The Swaziland Bird Atlas is unique, I believe, in three ways: the small grid squares (compared with other African bird atlases), the depth and consistency of coverage and, not least, because almost all of the fieldwork was carried out by the author himself. The atlas plots the distribution of a remarkable 489 species recorded between 1985 and 1991 including such local species as Blue Swallow and Pink-throated Twinspot.
Swaziland is a small country of only 17,360 square km. The size of the country permitted the use of a one-eighth degree square grid (approximately 12.5 x 12.5 km), rather than the one quarter degree square employed in the southern African and Kenyan atlases. In the introduction the author demonstrates the value of the finer grid by plotting the distribution of the Fiscal Shrike and the Long-tailed Shrike on both scales. The coarser scale obscures the difference between the Knobthorn-Marula savanna of the eastern lowveld and the more mixed savanna of the western, giving the impression that the two species overlap in much of their range in Swaziland which, in fact, is not the case. A similar comparison for the Water Dikkop shows how closely its distribution is tied to major rivers, a fact that the quarter degree square fails to demonstrate.
Swaziland conveniently divides into 100 one-eighth degree squares. One of the remarkable achievements of the author was to visit each square at least once for a minimum of five hours in each month of the year. This gives the atlas a rare conformity of coverage suggesting that gaps in a species plotted distribution are real, rather than quirks of reporting, and provides a comprehensive picture of seasonal movements for migrant species.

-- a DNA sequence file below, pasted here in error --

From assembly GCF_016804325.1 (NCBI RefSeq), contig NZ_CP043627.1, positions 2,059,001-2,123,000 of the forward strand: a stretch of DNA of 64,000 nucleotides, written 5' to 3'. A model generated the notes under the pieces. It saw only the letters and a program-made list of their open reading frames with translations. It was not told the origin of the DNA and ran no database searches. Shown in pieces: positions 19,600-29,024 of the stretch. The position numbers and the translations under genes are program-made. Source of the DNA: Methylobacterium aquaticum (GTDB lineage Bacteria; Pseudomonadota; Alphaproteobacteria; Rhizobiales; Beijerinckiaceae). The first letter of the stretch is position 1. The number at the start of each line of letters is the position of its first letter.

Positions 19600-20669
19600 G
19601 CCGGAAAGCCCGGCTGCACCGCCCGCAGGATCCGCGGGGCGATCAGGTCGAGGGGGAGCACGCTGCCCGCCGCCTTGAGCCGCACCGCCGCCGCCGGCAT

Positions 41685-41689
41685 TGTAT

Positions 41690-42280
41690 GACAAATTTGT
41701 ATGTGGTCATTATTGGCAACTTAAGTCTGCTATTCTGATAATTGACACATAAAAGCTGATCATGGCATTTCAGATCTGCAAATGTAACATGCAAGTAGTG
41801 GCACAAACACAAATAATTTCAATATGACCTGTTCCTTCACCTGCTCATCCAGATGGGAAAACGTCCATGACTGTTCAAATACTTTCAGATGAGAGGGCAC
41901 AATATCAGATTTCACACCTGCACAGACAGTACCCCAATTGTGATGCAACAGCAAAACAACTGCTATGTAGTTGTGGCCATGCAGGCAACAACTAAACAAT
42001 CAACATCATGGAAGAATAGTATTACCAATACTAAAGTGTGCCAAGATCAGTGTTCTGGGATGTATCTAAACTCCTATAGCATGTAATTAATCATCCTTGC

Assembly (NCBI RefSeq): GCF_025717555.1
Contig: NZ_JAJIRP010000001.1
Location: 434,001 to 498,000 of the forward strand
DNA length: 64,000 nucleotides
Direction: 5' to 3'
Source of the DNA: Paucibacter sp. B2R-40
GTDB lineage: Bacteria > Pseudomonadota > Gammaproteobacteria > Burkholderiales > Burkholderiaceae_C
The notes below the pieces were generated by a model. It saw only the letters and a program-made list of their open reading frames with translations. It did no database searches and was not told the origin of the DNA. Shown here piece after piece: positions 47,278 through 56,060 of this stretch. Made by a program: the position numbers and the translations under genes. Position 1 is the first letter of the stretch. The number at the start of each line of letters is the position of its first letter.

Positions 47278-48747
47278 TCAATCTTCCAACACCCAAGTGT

An introduction section of 17 pages discusses the methods employed and the results. Maps are provided showing the major towns and rivers, topography and vegetation and rainfall. A chart details the number of species recorded in each square for each month and in total, the highest score of 300 species going to Big Bend on the Usuthu River in the southern lowveld. An interesting analysis shows that, while Swaziland's political borders seem at first like an eccentric colonial carve-up, they in fact coincide with the range boundaries of a surprising number of species.
There follows the main bulk of the work comprising the account and distribution map for each of the 489 species recorded, two species being treated on an A4 page. The taxonomy follows Roberts' Birds of Southern Africa (1995). For each species the author provides one of two types of distribution map (discussed below), its Roberts' number, English and scientific name, the number of times it was recorded out of 2,263 grid visit cards, an estimate of the number of breeding individuals in Swaziland and a brief description of its status and habitat preferences. If I have one criticism it is the brevity of the habitat preference section. Typically this runs to less than ten words and an opportunity to describe each species' habitat requirements in more detail has perhaps been lost. This information has considerable conservation value and could help provide clues to future changes in Swazi bird distribution. The population estimate seems somewhat arbitrary, but the attempt to put an exact figure on a population rather than place it in a broad band can only be admired. With the exception of a few censused populations, such as the Blue Swallow, the population figure is calculated by multiplying a rough estimate of the species density by the estimated area of suitable habitat. The author comments that he has erred on the side of caution and that most populations are probably larger than given.